My granddad beat this saying into my head from early on in my life. He always told me, “Son, they ain’t making any more land. Get all you can!” This is why land ownership has been a love of mine for a long time.
When people think of real estate investments, they associate them with rental properties, commercial properties, and/or foreclosures. But people rarely think of raw land as an investment and end up missing out on one of the greatest opportunities.
Types of Properties
In today’s land market, properties are typically sold and marketed according to their best use, or the function that they are most suited to fulfill. Understanding the most common types of properties on the market today will allow you to benefit the most from your land purchase, as you’ll be able to find a property that will best fit your needs.
Recreation– These are properties whose main purpose is to provide a space for recreational activities. Recreational properties can come with a variety of features based on their intended use. For example, one recreational property may consist of a cabin with some water frontage to allow for boating and fishing, while another may have extensive trail systems for biking and hiking. It’s important to consider what activities you’re looking to perform on the property, and choose the best one to fit those needs!
Hunting– Hunting properties are fairly self-explanatory; they’re used for hunting! The features of these properties will vary based on the kind of game you’re after, but typically hunting properties will have food plots to supply and attract game with food, as well as bedding/sanctuary areas for game to rest. Be sure to inquire about past hunting successes on the property to get an idea of whether or not this property is going to provide the hunting experience you’re looking for.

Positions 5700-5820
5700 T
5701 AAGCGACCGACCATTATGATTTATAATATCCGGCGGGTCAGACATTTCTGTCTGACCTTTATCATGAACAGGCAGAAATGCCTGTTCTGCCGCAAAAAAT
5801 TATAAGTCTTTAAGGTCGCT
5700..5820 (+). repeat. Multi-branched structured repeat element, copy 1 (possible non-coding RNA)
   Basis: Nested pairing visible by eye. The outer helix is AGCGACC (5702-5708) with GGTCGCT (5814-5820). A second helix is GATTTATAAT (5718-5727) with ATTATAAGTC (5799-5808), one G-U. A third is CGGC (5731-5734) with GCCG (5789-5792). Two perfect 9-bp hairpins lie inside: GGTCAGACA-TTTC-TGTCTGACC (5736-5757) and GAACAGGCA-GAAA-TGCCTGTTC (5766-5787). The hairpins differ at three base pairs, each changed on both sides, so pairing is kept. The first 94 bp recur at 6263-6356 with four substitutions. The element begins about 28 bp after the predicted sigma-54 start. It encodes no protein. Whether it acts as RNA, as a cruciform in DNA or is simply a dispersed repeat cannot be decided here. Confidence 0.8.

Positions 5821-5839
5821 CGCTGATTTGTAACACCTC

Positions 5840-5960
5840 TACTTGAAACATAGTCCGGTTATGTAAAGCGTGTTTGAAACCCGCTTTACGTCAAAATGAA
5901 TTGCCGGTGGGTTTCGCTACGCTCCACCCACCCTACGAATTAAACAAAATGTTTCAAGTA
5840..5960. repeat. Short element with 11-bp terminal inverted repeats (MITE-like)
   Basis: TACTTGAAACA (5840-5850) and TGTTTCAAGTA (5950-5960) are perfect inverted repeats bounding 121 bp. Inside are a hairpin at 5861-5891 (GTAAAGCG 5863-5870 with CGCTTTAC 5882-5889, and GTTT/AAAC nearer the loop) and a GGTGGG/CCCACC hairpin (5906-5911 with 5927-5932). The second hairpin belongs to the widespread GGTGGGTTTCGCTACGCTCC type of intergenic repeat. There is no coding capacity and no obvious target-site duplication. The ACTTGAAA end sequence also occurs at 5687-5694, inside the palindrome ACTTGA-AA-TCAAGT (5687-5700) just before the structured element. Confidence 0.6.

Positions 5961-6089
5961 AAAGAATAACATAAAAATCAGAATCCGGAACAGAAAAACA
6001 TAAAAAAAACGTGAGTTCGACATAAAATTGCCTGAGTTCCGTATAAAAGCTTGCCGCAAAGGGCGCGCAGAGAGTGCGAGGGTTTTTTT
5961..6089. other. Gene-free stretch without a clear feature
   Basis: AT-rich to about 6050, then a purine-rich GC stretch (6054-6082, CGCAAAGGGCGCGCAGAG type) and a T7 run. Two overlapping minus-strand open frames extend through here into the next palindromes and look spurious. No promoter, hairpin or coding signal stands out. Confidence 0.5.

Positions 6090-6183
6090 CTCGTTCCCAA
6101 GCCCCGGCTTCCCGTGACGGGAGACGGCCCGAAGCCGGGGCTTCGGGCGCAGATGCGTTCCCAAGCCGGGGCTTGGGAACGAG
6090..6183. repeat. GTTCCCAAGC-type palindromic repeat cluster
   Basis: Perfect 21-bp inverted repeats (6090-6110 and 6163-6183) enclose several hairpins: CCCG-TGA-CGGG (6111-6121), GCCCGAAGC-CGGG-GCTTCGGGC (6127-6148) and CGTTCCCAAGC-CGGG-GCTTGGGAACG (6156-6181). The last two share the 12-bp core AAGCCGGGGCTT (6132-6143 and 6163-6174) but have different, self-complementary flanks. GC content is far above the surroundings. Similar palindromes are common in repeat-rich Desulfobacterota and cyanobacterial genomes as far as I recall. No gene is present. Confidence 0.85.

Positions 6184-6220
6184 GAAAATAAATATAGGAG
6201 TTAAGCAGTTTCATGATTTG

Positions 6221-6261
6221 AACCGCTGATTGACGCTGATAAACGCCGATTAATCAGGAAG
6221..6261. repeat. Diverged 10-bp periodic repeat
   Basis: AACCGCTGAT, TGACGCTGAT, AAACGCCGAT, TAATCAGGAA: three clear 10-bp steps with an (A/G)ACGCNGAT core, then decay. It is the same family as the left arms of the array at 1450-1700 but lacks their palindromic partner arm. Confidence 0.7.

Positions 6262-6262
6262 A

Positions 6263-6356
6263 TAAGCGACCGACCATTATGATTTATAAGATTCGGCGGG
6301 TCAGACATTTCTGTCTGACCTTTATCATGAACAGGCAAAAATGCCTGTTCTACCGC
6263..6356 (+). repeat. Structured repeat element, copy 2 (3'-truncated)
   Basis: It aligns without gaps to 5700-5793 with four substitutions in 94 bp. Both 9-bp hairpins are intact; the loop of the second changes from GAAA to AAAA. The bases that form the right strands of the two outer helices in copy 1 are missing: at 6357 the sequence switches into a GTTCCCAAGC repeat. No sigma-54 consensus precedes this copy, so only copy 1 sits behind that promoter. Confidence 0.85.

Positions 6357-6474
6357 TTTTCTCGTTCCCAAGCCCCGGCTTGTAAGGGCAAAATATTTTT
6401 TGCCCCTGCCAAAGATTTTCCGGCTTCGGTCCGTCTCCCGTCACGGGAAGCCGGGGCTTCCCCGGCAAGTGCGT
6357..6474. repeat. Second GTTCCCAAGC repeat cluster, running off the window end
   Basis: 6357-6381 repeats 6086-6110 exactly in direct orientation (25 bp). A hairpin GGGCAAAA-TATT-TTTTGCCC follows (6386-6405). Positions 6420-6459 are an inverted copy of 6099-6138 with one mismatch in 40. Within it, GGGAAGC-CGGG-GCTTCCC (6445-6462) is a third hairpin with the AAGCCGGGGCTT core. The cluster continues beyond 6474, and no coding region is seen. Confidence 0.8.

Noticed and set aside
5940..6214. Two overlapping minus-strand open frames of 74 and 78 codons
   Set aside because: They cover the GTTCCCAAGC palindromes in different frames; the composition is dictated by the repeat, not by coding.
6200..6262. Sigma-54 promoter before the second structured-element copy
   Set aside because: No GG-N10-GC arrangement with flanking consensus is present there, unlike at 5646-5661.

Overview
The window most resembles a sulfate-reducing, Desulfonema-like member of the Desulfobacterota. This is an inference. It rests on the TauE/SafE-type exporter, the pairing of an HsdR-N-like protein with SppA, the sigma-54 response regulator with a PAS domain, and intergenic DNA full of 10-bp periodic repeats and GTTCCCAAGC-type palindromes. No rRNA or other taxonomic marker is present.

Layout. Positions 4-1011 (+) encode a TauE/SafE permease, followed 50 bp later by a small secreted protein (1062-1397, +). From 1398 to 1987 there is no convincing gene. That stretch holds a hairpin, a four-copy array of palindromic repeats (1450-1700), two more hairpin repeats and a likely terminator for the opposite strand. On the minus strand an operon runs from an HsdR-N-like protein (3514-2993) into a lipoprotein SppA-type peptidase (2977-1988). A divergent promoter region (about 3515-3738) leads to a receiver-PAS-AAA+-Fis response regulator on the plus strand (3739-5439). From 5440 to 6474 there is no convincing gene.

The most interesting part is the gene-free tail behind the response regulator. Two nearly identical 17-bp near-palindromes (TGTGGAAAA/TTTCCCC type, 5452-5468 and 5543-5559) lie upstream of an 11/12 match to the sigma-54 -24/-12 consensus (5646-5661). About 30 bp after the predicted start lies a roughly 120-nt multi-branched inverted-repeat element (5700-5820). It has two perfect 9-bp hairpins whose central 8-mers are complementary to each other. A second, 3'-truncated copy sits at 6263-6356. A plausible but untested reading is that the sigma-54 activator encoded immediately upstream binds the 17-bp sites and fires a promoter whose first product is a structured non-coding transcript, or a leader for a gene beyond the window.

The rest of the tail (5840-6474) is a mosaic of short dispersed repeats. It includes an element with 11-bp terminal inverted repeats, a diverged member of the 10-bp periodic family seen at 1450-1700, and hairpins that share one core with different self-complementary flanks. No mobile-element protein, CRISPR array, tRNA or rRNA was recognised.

Farming– Farming properties are typically comprised of mostly farmland. These properties are flat and open, with fertile tillable soils. When purchasing a farming property, pre-existing improvements/equipment that is included with the property are good to look out for. These could be things like fences for livestock or farming equipment like tractors or combines. Properties that include these additions will be much easier to get up and running as opposed to properties that consist of strictly farmland.
Timber– Timber properties are those that are used to grow and harvest timber. These properties are mostly wooded as growing timber is their main focus. One aspect to keep in mind when viewing timber properties is access; ease of access is one of the most important attributes of a successful timber tract. This is because timber harvesters will have an easier time getting to your timber and moving it off your property if an internal road system already exists. Many timber harvesters are also willing to pay more for timber that is easily accessible.
Types of Land Ownership
There are various types of ownership arrangements that we have here in the United States today. Outlining these different types of ownership will help to outline the unique benefits of each type and therefore more benefits to owning land.
Sole ownership– This is one of the more common ownership arrangements, as it places you as the sole owner of the property. In this setup, ownership is passed from the previous owner to you through transfer documents typically found in the closing process. Sole ownership is a good way to pass along property to children through a will since beneficiaries of sole ownership properties are not required to pay capital gains taxes on the sale of these properties. Sole ownership is a good route for anyone looking to pass along their property to their children or any other inheritors.